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Phoenix, Arizona – As Arizona prepares to begin enforcing what has been called its most radical immigration-related law, the legal battle to prevent its implementation on July 29 is also in full motion.
Today, the United States Department of Justice filed a lawsuit to block Arizona’s law. The lawsuit is charging that SB 1070 is unconstitutional. The federal government is asking for a preliminary injunction to stop the legislation from taking effect in 23 days.
Enacted to purportedly curtail the presence of foreigners who lack legal status, Senate Bill 1070, or simply SB 1070, signed into law by Governor Janice Brewer on April 23, intends to make it a crime being in Arizona “unlawfully.”
This means any person without legal documents, upon being detected by a state law enforcement agency, could be placed on detention without having committed any other crime except what, as of July 29, will be a new “crime,” being in Arizona without a visa, work permit or legal residency documents.
The law will enable Arizona’s law enforcement agencies to question anyone if they have a “reasonable suspicion” that the person is not legally in the country. This, civil rights groups argue, will lead to racial profiling, and will violate the civil rights of U.S. Citizens and legal residents.
This is just one of several provisions SB 1070 outlines. Among others, the law “prohibits cities, towns, and counties from having any policy in place limiting the investigation of violations of federal enforcement laws to less than the full extent permitted by federal law.” The contentious law also requires police officers “to make a reasonable attempt to determine the immigration status of a person whenever there is reasonable suspicion that the person is unlawfully present and verify that status with the federal government, except to the extent that it would hinder an ongoing investigation.”
Several lawsuits against the State of Arizona are questioning the constitutionality of a law which controversial nature has sparked protests, marches, and boycotts –both against and in favor– and has attracted the attention of the international media. A few weeks before the law goes into effect, the lawsuits may delay the date to begin enforcing it or completely prevent the application of SB 1070. A court ruling will actually decide.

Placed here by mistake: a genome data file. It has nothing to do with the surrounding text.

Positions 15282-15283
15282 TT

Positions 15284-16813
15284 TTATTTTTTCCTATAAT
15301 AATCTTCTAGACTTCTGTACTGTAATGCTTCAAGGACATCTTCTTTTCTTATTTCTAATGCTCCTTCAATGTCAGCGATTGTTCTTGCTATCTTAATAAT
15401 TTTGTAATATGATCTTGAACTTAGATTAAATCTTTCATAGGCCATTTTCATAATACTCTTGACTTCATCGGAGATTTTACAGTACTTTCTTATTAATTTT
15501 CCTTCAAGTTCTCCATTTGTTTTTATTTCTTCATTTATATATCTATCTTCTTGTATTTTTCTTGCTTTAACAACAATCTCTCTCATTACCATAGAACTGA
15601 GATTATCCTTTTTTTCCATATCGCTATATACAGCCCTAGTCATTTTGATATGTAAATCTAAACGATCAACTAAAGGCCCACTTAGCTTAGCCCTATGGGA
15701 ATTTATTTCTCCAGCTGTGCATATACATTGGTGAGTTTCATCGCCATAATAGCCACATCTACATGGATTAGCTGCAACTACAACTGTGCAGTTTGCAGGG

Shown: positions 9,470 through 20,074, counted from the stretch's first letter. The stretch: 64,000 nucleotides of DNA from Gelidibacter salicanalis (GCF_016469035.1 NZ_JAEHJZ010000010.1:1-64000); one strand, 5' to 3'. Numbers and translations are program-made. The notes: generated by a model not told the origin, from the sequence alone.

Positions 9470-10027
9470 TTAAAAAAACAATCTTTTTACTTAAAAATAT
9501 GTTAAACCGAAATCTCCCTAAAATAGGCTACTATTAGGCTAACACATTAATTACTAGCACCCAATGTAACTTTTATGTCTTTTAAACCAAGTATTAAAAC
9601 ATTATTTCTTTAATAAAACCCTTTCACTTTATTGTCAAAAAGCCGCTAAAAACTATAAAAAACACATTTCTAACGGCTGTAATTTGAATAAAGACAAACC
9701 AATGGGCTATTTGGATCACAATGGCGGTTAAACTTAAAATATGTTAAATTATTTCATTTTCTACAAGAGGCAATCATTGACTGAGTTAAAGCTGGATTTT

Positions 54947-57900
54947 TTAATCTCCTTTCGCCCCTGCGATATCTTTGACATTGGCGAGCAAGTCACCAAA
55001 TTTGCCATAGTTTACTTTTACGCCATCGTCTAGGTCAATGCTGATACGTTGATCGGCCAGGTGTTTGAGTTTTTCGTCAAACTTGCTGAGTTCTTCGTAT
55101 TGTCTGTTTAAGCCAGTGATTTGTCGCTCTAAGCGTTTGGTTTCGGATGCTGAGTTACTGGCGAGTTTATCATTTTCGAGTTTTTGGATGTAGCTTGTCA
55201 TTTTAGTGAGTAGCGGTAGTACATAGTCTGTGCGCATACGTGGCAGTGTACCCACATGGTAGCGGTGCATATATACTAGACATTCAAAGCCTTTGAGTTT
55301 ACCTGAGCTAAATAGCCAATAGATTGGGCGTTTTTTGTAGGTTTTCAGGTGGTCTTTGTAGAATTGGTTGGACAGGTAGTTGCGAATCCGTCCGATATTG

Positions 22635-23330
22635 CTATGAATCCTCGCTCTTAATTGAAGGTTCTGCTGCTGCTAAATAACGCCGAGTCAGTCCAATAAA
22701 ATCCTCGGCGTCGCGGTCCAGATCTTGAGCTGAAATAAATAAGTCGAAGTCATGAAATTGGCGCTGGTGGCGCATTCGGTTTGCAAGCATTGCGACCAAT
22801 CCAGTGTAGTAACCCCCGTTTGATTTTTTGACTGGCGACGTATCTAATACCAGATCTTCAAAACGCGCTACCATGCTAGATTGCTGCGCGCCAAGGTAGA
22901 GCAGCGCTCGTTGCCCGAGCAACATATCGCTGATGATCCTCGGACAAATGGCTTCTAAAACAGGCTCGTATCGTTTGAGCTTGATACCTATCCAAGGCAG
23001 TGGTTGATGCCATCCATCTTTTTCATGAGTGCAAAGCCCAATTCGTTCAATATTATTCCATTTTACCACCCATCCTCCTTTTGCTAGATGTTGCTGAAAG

One of these complaints to attempt blocking the law was filed on June 5 by a national coalition of civil rights organizations. Among them are the American Civil Liberties Union (ACLU), Mexican American Legal Defense and Education Fund (MALDEF), the National Immigration Law Center (NILC), the National Association for the Advancement of Colored People (NAACP), the National Day Laborer Organizing Network (NDLON) and Asian Pacific American Legal Center (APALC). Individual plaintiffs are also part of the lawsuit.
This coalition is calling SB 1070 an “unconstitutional law.” According to a press release prepared by the ACLU of Arizona, the law will encourage the practice of racial profiling, endanger public safety and betray American values.
The Justice Department’s lawsuit is based on the supremacy clause of the U.S. Constitution that establishes federal law trumps state statutes. The Justice Department argues that enforcing immigration laws is a federal responsibility.
Even months before the bill was signed into law and then afterward, SB 1070 clearly became more than just a law mainly targeting individuals who have no authorization to live and work in the country. Before its implementation and enforcement, this new legislation has already reached broader dimensions –social, cultural and demographic, among others.
The legal complexity of SB 1070, the challenges to enforce it, the likelihood of lawsuits being filed when lawful residents or Latinos citizens come to be detained in error, and the financial burden that prosecution and incarceration costs will bring upon the state, are just some aspects that make this Arizona’s law too risky to implement.
Besides these potential risks, SB 1070 has already intensified the immigration reform debate not only in Arizona but elsewhere, risen the degree of polarization, and sparked racial tensions. Moreover, the law has promoted racism, verbal violence and hatred, as well as widened a cultural, ethnic and historical gap.
With the federal lawsuit filed by the Department of Justice on Tuesday, the political and legal battle will deepen. But there is little doubt that the thorny issue of unauthorized immigration needs an urgent action at the federal level and a broader approach well beyond local state measures like Arizona’s and its SB 1070.
Photo by Eduardo Barraza